Some of us have heard it before when applying for adoption, “Sorry, you’re just not good enough”. It took me awhile before someone said yes, and allowed me to adopt my Oliver. But as fate would have it, he was the right dog for me and I’m almost glad that the other rescues turned me away.
I heard things like:
“You’re too young”
“You live in a condo”
“You work too much”
“You don’t have a yard”
I think a lot of these things are why a lot of dogs/cats sit in shelters a little bit longer. It is possible that some rescues are “too picky”, but when it comes down to it, they have the animals’ best interests at heart. However, for those reading this that are on the rescuer side of the fence, consider this: people’s lives change constantly.
When I first got Oliver yea I was working 5 days a week, 8 hour shifts, but I was also allowed to bring him to work with me. When he entered his ‘lets bug mommy tirelessly at work’ phase, he was left at home, but during that time my spouse was working opposite shifts as me. Oliver was only left home alone one 8 hour shift per week. Personally I think that’s pretty good. And yet, somehow I was told prior to finding him that I wasn’t ‘good enough’ to have a dog in my life.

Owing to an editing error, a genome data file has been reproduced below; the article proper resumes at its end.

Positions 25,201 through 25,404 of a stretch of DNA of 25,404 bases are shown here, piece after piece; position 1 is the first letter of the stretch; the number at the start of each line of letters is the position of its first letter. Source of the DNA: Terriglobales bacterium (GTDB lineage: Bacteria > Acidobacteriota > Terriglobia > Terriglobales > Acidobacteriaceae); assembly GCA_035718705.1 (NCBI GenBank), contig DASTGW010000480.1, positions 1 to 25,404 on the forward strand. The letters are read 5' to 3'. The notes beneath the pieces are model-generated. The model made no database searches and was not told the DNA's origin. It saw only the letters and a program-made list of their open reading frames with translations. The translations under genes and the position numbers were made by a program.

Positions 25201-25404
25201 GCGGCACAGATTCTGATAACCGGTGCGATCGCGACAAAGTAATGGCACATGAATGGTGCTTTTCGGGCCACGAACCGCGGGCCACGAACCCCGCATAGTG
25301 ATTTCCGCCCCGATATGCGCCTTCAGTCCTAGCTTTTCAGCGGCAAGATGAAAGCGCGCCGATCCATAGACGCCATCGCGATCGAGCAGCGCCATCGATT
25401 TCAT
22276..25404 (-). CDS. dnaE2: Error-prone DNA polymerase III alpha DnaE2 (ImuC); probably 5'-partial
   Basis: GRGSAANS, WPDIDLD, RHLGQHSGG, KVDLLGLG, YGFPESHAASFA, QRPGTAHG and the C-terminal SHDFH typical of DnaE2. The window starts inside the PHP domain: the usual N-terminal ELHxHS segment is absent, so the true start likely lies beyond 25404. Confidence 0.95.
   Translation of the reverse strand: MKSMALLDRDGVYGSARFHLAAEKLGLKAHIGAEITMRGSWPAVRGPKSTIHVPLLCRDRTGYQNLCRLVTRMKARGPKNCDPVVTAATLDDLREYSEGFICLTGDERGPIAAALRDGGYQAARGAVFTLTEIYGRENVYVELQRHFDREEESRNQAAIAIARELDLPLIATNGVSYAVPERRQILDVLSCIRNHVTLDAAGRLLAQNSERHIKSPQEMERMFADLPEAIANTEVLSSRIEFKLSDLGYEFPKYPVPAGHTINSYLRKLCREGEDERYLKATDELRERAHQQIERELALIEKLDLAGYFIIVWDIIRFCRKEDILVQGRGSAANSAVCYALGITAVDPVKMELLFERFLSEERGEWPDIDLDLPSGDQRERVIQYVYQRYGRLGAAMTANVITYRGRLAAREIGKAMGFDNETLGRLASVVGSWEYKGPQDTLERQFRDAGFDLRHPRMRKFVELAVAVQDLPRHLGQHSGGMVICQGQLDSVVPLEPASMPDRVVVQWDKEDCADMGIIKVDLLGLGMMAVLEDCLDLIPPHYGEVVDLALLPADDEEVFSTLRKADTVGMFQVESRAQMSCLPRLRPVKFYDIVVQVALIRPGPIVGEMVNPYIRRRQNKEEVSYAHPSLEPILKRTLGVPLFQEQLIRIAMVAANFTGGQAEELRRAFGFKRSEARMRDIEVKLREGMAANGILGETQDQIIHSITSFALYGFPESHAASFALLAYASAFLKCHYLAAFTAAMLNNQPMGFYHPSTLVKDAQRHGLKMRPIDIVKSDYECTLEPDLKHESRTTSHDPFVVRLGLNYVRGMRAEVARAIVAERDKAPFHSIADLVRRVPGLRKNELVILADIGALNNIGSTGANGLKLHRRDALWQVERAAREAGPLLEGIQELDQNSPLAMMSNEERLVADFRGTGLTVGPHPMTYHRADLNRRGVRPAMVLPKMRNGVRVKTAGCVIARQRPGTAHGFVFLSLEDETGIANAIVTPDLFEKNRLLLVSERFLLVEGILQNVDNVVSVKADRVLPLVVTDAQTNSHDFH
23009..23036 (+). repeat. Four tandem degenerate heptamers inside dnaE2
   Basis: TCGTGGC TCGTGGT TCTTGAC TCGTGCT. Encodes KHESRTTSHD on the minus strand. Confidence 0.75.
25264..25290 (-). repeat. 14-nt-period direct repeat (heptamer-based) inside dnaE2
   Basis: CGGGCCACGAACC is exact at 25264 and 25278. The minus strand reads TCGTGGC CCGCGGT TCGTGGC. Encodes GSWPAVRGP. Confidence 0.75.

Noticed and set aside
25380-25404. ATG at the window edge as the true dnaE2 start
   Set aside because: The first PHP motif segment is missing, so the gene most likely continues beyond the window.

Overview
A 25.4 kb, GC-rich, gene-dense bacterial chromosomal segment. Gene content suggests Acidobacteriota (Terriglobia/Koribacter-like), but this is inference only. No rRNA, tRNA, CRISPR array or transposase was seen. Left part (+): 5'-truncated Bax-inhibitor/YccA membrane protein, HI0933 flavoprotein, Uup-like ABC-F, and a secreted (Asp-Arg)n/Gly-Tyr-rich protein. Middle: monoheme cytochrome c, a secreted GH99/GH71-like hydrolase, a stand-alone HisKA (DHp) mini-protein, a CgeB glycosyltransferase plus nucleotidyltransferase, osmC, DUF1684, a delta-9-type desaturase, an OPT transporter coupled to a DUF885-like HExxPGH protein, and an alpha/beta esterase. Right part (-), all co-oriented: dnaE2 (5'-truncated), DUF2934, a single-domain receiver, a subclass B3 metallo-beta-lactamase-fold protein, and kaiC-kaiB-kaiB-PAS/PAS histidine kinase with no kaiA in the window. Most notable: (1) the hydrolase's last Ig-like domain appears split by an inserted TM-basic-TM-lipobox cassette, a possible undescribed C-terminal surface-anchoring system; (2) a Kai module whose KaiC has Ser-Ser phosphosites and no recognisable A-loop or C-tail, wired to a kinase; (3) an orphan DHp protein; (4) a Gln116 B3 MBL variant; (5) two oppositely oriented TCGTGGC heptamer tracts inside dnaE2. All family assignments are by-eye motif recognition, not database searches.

People are willing to change their lifestyles if they really want a pet, but turning them away isn’t a lesson that they will learn from. In fact, I would say that not teaching them valuable pet parenting lessons will be far more detrimental. They will just end up getting a free dog, going to a breeder, or trying out another rescue until someone says yes. If the first woman who told me that I wasn’t suitable had just said to me, “We’d like you to show proof that your dog will be at work with you”, or “you need to cut back on your hours”, etc, I would have learned more quickly that I needed to be home more with him. As it turns out my schedule had changed again and when I realized Oliver was spending too much time again, I quit my job, worked fewer hours at my new job, and took him to daycare. I really wish I had kept this woman’s email from the first rescue I tried and say to her, “See I am capable”.
Be patient with rescues, work with them, and they’ll work with you. Don’t give up on adoption.